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Can we reverse the negative environmental impact of cement production? – Energy Central

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I provide consulting services primarily assisting renewable energy-related companies in areas such as strategic planning, marketing, and operations. I have helped bring to market numerous leading…

If cement were a country, it would be the third largest emitter of carbon dioxide in the world.
But the world can’t live without cement so what’s the answer? One company thinks they know. And Bill Gates’ Breakthrough Energy Ventures and Amazon’s Climate Pledge are helping to fund the effort.
California-based Brimstone believe they have developed the world’s first carbon-negative cement.
By changing the raw material used from limestone to calcium silicate rocks. Limestone contains calcium, the binding agent in cement. Unfortunately, it also contains carbon dioxide and when it’s superheated to 2,700 degree, the carbon is released. Calcium silicate rocks contain no embedded carbon dioxide. Better yet, it’s 200 times more abundant than limestone.
It sounds like a simple solution, but the change in raw material requires a manufacturing process change and that’s where Brimstone’s patented process technology comes into play. To date, it doesn’t appear that they have proven the approach at scale, but keep an eye on them. Hopefully, their process will be proven commercially viable.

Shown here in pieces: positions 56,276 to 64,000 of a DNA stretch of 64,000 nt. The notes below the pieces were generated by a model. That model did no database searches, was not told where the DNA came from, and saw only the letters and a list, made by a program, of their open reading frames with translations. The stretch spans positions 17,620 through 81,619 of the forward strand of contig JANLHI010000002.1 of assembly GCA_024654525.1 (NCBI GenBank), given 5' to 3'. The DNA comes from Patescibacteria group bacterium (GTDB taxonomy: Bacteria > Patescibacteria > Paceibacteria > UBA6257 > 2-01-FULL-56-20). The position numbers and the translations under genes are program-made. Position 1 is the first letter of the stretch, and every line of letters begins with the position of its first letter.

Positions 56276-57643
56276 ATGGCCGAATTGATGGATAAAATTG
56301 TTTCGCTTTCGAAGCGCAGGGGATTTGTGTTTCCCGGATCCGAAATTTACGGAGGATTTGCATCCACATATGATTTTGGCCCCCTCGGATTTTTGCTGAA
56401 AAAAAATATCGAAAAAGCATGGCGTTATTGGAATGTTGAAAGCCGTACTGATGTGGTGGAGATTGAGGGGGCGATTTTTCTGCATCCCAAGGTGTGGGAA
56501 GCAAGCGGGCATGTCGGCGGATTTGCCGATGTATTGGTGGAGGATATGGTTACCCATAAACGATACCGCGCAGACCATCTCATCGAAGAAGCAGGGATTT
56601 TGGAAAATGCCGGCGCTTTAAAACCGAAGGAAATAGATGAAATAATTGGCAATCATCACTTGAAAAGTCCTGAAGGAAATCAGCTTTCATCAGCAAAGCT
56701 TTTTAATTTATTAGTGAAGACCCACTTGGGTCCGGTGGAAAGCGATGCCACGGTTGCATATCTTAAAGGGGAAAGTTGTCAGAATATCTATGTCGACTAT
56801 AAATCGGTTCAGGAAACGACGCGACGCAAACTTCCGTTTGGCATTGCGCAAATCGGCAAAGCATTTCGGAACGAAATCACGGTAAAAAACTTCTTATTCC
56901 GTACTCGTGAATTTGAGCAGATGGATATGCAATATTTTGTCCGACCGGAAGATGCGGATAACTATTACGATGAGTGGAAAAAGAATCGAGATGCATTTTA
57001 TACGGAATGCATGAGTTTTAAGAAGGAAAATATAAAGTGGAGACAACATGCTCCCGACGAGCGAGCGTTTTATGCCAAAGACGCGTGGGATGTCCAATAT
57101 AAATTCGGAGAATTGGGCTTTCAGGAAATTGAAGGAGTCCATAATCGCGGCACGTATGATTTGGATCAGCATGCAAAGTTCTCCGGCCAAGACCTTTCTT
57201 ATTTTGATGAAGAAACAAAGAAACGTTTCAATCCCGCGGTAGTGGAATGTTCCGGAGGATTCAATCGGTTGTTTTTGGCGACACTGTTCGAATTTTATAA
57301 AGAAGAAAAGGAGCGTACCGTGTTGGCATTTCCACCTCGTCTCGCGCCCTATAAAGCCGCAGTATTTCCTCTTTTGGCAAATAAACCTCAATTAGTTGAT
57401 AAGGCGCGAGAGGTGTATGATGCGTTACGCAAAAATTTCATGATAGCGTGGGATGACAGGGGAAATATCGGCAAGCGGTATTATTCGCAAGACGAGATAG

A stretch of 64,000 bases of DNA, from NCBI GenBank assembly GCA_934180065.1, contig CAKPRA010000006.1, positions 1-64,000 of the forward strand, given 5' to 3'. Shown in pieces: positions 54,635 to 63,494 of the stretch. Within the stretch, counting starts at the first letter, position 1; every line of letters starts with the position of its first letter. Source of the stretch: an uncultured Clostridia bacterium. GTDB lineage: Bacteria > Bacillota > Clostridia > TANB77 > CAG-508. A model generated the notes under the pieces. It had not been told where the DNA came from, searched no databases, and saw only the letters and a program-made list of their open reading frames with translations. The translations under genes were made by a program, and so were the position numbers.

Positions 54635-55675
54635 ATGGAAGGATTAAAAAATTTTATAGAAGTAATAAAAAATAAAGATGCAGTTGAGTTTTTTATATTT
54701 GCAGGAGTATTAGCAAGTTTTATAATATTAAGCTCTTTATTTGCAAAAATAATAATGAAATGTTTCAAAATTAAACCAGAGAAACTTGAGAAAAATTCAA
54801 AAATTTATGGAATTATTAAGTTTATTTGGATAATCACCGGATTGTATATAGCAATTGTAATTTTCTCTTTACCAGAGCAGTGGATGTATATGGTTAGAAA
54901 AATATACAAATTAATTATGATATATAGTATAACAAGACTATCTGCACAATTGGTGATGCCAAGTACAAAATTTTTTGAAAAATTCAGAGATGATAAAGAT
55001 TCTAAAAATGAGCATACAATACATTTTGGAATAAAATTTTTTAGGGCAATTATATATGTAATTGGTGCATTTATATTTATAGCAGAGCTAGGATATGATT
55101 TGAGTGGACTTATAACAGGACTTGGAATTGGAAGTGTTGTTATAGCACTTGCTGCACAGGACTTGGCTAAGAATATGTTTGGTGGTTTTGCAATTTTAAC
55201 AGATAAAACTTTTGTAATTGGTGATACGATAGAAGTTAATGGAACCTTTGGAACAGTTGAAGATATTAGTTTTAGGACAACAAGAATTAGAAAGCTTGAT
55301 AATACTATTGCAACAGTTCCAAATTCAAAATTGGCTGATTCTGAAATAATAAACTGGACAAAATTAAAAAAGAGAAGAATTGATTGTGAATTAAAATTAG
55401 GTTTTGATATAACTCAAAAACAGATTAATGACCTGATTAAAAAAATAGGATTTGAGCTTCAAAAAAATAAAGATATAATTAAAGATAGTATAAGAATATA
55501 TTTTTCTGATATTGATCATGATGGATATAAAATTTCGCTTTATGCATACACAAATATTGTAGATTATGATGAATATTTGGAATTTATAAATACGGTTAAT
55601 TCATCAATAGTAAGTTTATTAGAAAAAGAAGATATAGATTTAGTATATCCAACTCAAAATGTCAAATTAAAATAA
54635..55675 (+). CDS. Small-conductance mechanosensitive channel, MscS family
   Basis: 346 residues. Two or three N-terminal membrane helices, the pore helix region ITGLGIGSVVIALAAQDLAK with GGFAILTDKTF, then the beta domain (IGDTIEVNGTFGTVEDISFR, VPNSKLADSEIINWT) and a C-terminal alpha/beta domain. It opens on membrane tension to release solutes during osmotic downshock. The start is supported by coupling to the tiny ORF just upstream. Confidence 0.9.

It’s been speculated that stones in many ancient megaliths are the result of a softening agent, pouring the slurry into a form, then adding a hardener back into the slurry. All of this done through chemical processes with no heat involved. If we can reproduce this, or invent a process that does this, we could have roads and buildings built of some of the hardest stones out there, far better than cement. Afterall, you can’t tell me that ancient peoples, with no power tools, cut and moved up to 100-ton stones from quarries miles away. We’re missing something.  
There isn’t a more blatant example of how shortsighted our clean energy strategy is than this one. How could any state consider shutting down a power source that still provides almost 9% of its electricity without a solid plan to replace it?
Small drones are everywhere. At times I think they blot out the sun. And they are very inexpensive — The highly rated Black Falcon 4K camera drone only costs $99 to $199.
CO2 | Shipping
COP could be an essential component to addressing climate change. However, as currently constructed, it’s mostly a waste of time. Here are my final recommendations on how to fix it.
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